“Some tame tigers exist” has a perfectly clear meaning: it must means “There are some tame tigers.” But the meaning of “Some tame tigers don’t exist” if any, is certainly not equally clear. It is another queer and puzzling expression. Has it any meaning at all? And if so, what meaning? If it has any it would appear it must mean the same as “There are some tame tigers that don’t exist.” But has this any meaning? And if so, what? Is it possible that there should be any tame tigers that don’t exist?
He goes on to show that if this statement has no meaning, then ‘all tame tigers exist’ is equally meaningless. I’m less interested in that right now; it’s his insistence that “Some tame tigers don’t exist” doesn’t mean anything, or rather his concession that it might:
I have admitted that a meaning can be given to “Some tame tigers do not exist” ... the meaning which such an expression as “Some tame tigers do not exist” sometimes does have, is that which it has when it is used to mean “Some tame tigers are imaginary” or “Some tame tigers are not real tigers.” That “Some tame tigers are imaginary” may really express a proposition, whether true or false, cannot I think be denied.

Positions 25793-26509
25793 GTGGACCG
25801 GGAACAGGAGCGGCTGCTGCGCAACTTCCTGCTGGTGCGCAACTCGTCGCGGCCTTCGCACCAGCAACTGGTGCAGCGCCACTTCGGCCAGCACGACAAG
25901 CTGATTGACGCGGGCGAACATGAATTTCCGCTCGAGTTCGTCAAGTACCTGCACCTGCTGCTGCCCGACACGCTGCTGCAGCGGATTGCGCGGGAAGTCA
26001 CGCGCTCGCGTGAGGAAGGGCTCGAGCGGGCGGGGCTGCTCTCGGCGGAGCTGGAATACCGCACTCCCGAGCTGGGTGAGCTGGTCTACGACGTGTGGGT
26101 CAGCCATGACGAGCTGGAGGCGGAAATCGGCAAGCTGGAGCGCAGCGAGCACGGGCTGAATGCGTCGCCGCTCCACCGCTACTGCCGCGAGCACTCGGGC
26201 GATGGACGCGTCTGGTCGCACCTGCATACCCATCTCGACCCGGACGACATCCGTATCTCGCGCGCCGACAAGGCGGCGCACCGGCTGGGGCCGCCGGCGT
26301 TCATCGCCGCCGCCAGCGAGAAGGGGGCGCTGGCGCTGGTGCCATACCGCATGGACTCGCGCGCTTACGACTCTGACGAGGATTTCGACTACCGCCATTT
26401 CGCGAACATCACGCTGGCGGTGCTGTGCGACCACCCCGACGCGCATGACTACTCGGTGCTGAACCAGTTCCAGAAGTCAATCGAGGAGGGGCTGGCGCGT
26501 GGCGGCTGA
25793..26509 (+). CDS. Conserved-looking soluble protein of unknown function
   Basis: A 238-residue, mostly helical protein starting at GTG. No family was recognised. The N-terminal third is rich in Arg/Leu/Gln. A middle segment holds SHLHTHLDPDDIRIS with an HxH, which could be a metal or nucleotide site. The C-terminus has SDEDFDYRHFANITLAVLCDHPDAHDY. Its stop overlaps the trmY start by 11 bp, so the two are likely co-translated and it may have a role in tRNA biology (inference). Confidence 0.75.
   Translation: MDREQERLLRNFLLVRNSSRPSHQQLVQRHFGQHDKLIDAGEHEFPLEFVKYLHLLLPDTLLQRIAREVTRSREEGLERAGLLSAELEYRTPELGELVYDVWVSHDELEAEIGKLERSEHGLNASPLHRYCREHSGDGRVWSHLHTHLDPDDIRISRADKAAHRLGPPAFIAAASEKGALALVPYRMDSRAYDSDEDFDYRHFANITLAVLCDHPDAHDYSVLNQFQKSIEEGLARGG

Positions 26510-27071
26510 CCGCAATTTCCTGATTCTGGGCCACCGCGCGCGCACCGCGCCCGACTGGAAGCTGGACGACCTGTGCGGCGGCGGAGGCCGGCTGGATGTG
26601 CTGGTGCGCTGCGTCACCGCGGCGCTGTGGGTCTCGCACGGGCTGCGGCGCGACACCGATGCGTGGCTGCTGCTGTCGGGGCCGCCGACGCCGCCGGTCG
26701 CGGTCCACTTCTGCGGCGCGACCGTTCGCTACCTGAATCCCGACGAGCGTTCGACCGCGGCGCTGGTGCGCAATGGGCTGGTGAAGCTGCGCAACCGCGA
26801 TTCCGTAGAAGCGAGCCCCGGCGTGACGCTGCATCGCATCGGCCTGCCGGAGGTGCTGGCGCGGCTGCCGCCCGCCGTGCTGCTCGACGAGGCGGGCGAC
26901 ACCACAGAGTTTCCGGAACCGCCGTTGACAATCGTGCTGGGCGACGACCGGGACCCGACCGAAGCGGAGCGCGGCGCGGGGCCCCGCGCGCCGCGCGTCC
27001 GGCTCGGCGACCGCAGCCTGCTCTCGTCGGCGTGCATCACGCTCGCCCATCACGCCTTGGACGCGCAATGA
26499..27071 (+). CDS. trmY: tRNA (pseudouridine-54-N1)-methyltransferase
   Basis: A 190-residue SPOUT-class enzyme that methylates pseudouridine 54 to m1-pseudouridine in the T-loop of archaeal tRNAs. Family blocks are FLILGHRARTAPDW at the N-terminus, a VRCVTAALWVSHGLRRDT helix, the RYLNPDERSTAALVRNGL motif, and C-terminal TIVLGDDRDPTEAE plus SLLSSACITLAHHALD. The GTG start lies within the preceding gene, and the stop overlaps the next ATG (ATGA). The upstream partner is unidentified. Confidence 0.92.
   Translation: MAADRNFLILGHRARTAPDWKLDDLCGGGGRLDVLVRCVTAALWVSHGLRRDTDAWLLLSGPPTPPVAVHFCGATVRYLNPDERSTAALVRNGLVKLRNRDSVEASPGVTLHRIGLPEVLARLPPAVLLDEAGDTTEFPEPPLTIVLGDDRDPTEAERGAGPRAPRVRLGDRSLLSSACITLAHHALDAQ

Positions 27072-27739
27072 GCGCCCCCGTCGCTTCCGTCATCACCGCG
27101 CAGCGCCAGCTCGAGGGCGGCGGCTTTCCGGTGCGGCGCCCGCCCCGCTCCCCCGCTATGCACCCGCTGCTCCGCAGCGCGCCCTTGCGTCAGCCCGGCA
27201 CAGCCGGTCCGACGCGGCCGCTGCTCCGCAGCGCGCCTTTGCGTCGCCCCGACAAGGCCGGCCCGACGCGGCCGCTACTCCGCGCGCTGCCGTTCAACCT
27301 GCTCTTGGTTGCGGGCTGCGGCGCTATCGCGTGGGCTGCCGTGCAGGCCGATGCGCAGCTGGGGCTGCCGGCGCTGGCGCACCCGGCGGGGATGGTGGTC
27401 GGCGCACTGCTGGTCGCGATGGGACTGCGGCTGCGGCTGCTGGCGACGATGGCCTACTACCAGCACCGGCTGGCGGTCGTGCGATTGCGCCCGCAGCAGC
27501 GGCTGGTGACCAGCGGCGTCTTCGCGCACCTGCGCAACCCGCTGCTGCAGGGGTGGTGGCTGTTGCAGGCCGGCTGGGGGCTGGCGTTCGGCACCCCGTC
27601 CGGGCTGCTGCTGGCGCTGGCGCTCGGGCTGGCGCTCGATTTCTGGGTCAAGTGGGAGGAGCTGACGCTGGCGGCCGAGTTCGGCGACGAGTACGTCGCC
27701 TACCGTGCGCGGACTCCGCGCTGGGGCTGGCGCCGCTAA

Indeed not; Tigger, Princess Jasmine’s pet tiger in Disney’s Aladdin and Hobbes in Calvin and Hobbes stand as proof that “Some tame tigers are imaginary”. Moore, writing before the creation of any of these instead chooses the ‘imaginary unicorn’ of Through the Looking Glass (which, alas, he calls Alice Through the Looking Glass). At any rate, he wants to insist that ‘exist’ in this sense (the sense that ‘either some real people have written stories about imaginary tigers, or are having or have recently had hallucinations of tame tigers, or perhaps are dreaming or have dreamed of tame tigers’) is not the ‘comparatively simple meaning’ of exist in the phrase ‘some tame tigers exist.’